Women are not bound by law into subservience to their husband’s family. And we most certainly will not be silenced by or into patriarchal dominance.

Eating Disorder Awareness Week 2016

Life Updates, Mental Health Activism & Awareness

This week marks Eating Disorder Awareness Week. This month marks 10 months since I beat my eating disorder.

I guess the first stage of overcoming it was actually coming to terms with having an eating disorder; admitting to myself that I was struggling to cope with the operations I’d had the year before and just missing out on my grades to get into uni. In many ways, starving myself was a coping mechanism as well as a method of maintaining control over my life through my body weight. So admitting to my parents and my psychotherapist that I had a problem was the first step on the road to recovery.

The second step was finding the courage to seek professional help; that in itself took the longest. My mum’s friend is a therapist and recommended a few private professionals as the prospect of being put on a waiting list when my condition was getting so serious was impossible to accept. After flat out refusing to see/talk to anyone about my problems for well over a month, I realised I’d either have to pluck up the courage to talk through my anxiety and pain or spend the rest of my life miserable, isolated and starving myself until I was close to death/actually died.

My first session with the psychotherapist was incredibly daunting; naturally, every instinct in my body was telling me not to trust her because she was an outsider. My brain was screaming she won’t understand. I think she, too, saw my apprehension and helped me work through it by sorting through my personal life piece by piece. She began compiling a timeline of every significant event in my life, from starting high school up until present day. Of all things, I didn’t expect a chronology to be as helpful as it eventually proved to be, because once she’d organised key moments of my childhood and adolescence into categories on her timeline, it eventually unravelled what the cause of my anxiety was.

My anxiety had physically manifested itself into an eating disorder and the only way I could tackle the eating problems was to tackle the anxiety first. This was, and to some extent still is, incredibly difficult. Seeing a therapist every week was incomprehensibly effective as she helped me trawl through the trauma I’d experienced essentially since high school, and soon this slow but steady psychological improvement was reflected in my eating habits. The root of my eating problems was ultimately a lack of self esteem, originating from mistreatment and psychological trauma at my high school. Teachers and a few students made me feel worthless and I guess I spent 6 odd years growing up with the belief that I was nothing but a failure. Once my therapist helped me through this harrowing acceptance of my high school experience, I began to accept other aspects of my life, too. For example, my physical health deteriorated rapidly in 2013 and the trauma of relentless, disabling pain also took its toll. Over the course of a year, I managed to work through the psychological aspects of my life which were contributing to a lack of self esteem and my anxiety attacks.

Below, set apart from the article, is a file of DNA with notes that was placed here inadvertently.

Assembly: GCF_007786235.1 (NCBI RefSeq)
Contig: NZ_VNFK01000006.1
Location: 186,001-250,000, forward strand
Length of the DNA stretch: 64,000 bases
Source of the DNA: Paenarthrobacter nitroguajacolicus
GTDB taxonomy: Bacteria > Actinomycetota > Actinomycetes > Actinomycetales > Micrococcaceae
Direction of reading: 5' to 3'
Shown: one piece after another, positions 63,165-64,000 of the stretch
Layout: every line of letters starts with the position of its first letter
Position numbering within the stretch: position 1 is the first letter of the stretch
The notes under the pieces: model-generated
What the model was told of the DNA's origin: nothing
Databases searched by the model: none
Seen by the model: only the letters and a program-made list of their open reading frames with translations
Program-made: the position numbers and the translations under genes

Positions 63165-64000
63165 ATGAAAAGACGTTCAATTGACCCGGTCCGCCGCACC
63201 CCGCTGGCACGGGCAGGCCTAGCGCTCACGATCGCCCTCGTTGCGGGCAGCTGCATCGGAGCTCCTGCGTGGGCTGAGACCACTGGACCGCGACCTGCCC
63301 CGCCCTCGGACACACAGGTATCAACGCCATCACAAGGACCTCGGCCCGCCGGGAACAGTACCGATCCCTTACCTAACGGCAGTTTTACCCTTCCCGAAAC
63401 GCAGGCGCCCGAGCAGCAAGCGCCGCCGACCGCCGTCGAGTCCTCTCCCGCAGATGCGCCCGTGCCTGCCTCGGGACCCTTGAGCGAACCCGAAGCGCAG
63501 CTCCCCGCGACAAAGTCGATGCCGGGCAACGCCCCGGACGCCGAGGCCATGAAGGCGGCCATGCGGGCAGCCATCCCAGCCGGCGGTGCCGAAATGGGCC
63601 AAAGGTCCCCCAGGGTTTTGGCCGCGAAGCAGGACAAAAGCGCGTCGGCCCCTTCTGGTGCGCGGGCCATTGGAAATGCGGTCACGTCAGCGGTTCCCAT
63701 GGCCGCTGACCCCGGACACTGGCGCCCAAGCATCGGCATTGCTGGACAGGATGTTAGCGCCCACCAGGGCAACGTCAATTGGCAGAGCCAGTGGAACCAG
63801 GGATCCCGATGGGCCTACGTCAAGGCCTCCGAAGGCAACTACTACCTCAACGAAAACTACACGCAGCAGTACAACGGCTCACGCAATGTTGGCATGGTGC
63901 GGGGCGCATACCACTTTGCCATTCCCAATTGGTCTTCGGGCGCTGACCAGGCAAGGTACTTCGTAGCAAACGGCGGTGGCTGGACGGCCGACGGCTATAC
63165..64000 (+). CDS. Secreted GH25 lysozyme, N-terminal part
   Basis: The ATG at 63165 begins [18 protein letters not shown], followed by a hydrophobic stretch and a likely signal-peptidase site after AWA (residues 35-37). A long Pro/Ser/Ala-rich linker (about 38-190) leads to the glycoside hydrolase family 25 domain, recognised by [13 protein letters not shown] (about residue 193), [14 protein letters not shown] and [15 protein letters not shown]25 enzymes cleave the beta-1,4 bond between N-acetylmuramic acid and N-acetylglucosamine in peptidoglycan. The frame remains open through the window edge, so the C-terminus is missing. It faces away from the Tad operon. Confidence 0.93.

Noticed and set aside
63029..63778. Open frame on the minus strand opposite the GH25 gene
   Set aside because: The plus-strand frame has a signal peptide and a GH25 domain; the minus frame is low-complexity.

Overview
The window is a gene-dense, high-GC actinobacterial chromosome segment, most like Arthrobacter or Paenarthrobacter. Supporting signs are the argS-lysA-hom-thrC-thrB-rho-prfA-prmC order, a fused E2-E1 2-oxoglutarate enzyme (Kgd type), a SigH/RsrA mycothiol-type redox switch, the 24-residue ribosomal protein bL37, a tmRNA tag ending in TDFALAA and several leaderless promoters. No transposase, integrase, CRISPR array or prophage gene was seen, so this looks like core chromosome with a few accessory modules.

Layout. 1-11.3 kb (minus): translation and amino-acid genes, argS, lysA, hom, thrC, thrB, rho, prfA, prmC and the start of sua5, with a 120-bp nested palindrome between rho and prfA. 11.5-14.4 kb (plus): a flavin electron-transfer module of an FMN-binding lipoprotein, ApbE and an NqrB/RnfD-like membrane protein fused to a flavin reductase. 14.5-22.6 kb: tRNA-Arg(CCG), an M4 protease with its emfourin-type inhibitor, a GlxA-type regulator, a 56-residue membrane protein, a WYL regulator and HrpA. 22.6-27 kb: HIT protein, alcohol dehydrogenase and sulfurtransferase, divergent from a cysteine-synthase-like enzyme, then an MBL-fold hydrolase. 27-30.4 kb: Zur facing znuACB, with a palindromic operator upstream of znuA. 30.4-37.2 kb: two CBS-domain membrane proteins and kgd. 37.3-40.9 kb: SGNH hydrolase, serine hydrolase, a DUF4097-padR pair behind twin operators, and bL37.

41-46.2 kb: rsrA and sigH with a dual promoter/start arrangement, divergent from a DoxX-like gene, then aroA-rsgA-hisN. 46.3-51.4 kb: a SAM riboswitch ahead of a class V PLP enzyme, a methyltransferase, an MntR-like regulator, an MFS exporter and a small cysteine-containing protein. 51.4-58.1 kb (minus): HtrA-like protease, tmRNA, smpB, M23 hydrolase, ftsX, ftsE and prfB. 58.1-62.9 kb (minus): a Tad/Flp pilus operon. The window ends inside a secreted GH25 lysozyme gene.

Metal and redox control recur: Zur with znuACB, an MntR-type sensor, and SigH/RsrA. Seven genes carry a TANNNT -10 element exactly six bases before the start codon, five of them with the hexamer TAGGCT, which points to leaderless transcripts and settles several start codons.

The other fundamental factor of overcoming my eating disorder was accepting that my body was a thing to be loved, not loathed. I was so desperately trying to achieve an ideal body weight that I lost all sense of rationale. This ideal body weight soon became dangerously life-threatening which is when my parents confronted me about why I was so thin, and why my hipbones were sticking out through my jeans. I was incredibly careful to hide everything from them; from putting food wrappers in the bin despite eating none of the contents, to wearing baggy clothes. (thereby hiding my weight loss) I used to starve myself from morning until 5pm, binge on whatever junk food I could find, only for it all to come back up because my stomach was shrinking and couldn’t tolerate a massive influx of food in one go. Due to my inability to keep food contents inside my body, I was rapidly losing weight but no one really noticed, so I kept pushing to lose more. Over the course of the year that I received help for the eating disorder, I learnt to love myself a lot more. Surrounding myself with good, positive influences and detaching myself from toxic, negative people is ultimately what saved me. 

It’s incredible how many people compliment me on my body now, three sizes up from what I was two years ago. It’s also incredible how far I’ve come, emotionally and physically, since high school. Beating the eating disorder not only saved my life but it also helped me get over the trauma of my high school experience. It made me realise that I’m a survivor.

I cannot emphasise how important it is for people to show solidarity amongst understanding and compassion for those suffering from eating disorders. Sticking around for someone can make a world of difference. Whether it’s a shoulder to cry on or a hand to hold when times get tough, just being there is what helped me through my darkest hours. Cowards walk away from people in desperate times of need. Don’t be that person.

Here’s a list two websites which helped me in times of need, too:

https://www.b-eat.co.uk 

http://nedawareness.org

A x